Second, while the distribution of errors on the reproduction task deviated from Von Mises (the circular equivalent of the Gaussian distribution), it was better described by a single continuous distribution with heavier tails than the Von Mises, than by a mixture of two distributions, one Von Mises and one uniform. This result is consistent with models that describe VWM as a continuously-divisible resource (Bays & Husain, 2008; Gorgoraptis et al., 2011; Huang, 2010; Lara & Wallis, 2012; Van den Berg et al., 2012), rather than a quantized commodity (Anderson et al., 2011; Zhang & Luck, 2008). Previous results have shown that VWM resources are not always distributed equally between stimuli, and if the task requires it, can be flexibly allocated to store certain objects with higher resolution than others (Bays et al., 2011a; Bays & Husain, 2008; Lara & Wallis, 2012). Variability in the allocation of resources to objects provides one plausible explanation for the shape of the error distribution observed here (Van den Berg et al., 2012). 
Importantly for the present study, our methodology does not depend on the shape of the error distribution, but only on the relatively uncontroversial observation that recall precision declines monotonically with increasing memory load, allowing us to infer decreases in memory load from precision gains. The results support a relatively inflexible view of memory encoding, in which task-irrelevant features of memorized or attended objects automatically access VWM, depleting the resources available for other objects. However, we have found evidence to suggest that this involuntary encoding is compensated by voluntary control over maintenance, allowing unwanted information to be “dropped” from memory to release resources for new objects.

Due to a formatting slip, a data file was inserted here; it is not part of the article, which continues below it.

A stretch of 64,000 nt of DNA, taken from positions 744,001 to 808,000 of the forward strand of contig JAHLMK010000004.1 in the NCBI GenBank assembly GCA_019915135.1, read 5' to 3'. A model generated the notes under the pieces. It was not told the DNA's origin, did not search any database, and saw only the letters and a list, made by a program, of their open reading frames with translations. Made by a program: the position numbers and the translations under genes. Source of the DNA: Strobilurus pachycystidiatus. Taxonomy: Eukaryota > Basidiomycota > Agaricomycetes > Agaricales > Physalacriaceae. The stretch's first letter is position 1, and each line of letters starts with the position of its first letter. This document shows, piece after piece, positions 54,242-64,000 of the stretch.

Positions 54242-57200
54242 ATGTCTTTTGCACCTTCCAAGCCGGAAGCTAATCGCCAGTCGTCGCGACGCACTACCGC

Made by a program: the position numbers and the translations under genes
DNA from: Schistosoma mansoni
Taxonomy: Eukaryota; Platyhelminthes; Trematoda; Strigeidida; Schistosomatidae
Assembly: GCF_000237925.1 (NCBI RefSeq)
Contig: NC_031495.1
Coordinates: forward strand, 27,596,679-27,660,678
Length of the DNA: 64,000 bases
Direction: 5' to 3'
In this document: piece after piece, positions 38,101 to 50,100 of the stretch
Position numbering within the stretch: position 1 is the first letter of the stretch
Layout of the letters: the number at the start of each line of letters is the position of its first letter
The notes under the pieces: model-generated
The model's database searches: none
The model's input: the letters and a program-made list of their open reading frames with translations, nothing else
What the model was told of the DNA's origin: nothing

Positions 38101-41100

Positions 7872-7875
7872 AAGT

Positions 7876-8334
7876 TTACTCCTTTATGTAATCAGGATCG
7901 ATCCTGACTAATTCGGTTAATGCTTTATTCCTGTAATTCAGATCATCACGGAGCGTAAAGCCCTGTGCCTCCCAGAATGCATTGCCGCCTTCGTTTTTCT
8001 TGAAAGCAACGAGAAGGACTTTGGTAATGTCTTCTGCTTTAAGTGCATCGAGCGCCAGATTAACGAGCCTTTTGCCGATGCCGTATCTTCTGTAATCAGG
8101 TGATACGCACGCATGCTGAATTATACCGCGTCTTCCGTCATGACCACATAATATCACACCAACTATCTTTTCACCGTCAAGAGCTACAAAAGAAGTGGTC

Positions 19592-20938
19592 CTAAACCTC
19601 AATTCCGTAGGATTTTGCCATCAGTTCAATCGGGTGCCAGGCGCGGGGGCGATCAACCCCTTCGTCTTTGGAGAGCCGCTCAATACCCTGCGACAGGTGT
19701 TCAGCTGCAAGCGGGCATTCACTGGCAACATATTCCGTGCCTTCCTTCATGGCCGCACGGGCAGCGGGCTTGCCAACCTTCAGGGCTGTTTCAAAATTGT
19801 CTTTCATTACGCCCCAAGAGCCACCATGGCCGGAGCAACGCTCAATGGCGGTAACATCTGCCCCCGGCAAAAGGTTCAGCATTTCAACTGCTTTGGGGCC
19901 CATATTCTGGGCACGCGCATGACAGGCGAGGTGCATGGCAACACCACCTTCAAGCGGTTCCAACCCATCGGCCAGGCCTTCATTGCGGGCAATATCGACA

Acknowledgment
This research was supported by the Wellcome Trust. 
Commercial relationships: none. 
Corresponding author: Paul M Bays. 
Email: p.bays@ucl.ac.uk. 
Address: Sobell Department of Motor Neuroscience and Movement Disorders, UCL Institute of Neurology, London, UK. 
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Figure 1